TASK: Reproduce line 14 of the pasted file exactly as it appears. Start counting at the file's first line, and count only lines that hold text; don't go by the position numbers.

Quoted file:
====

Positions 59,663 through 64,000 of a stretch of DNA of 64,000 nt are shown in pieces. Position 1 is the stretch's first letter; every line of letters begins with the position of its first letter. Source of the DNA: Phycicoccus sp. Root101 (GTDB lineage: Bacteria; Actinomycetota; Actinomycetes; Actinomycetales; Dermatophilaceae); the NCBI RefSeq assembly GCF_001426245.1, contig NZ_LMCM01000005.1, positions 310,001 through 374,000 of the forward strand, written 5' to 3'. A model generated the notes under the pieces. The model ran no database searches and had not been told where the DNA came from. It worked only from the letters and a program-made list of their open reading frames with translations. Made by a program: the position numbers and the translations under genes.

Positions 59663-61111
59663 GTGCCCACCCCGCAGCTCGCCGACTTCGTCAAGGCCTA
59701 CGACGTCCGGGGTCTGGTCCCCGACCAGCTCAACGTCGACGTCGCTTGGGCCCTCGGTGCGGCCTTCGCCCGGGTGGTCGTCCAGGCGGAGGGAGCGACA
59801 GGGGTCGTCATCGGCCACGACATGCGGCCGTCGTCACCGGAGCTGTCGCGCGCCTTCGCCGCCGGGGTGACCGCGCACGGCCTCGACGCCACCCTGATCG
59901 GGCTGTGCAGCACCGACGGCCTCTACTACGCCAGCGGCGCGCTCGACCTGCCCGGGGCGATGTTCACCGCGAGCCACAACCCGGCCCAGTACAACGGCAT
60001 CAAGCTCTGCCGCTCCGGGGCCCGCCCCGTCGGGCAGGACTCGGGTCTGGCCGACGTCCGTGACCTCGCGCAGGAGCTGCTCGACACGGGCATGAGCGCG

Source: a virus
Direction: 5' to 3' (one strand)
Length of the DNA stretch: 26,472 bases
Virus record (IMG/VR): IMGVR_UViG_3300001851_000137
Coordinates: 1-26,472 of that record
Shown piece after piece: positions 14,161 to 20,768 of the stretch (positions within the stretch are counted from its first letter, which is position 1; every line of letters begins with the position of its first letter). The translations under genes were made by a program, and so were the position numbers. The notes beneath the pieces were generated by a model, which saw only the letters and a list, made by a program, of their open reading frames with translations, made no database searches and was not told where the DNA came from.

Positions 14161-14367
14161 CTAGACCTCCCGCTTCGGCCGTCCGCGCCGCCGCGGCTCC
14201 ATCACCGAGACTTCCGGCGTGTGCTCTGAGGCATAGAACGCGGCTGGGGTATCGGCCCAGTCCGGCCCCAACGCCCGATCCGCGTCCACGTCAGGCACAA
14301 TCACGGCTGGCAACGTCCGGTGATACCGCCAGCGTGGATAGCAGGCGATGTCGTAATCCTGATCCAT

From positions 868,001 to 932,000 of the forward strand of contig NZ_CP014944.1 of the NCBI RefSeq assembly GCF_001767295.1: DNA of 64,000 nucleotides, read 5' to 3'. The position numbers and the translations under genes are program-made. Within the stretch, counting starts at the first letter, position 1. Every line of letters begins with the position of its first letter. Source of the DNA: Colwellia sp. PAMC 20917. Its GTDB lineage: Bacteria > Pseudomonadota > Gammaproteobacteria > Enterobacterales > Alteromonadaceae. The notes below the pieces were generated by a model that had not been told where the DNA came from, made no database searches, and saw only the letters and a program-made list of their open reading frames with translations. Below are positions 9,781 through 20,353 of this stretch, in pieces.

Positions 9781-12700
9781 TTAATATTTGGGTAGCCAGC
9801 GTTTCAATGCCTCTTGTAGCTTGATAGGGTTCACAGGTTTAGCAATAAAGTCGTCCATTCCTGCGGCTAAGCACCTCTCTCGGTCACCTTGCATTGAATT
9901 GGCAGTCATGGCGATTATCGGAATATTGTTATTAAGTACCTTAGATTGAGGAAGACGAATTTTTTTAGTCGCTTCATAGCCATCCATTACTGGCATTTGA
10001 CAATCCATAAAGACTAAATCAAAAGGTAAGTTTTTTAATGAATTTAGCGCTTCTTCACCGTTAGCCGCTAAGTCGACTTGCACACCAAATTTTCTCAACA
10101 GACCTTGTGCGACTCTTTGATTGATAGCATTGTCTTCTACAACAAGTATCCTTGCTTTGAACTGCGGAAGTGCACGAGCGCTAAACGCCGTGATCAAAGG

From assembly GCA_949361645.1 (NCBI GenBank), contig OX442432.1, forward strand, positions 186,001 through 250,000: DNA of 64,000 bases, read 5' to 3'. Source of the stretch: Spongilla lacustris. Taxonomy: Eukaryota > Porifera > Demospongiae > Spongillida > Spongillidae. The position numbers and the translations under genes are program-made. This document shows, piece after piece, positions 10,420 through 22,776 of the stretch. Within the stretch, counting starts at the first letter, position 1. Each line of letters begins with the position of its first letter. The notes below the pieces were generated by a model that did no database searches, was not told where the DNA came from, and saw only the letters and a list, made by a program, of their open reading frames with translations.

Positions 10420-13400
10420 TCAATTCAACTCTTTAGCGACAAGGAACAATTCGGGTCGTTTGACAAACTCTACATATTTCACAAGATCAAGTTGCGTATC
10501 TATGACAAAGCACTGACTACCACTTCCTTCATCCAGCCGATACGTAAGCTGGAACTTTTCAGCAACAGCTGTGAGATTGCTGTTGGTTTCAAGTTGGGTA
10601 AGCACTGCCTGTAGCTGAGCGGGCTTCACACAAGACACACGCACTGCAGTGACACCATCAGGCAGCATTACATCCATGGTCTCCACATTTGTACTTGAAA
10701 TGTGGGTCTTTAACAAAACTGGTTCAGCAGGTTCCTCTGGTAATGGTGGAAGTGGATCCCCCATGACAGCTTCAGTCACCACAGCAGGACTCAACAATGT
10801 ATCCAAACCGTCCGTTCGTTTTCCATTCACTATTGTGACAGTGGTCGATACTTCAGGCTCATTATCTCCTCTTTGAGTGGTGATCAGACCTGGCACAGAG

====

Positions 14161-14367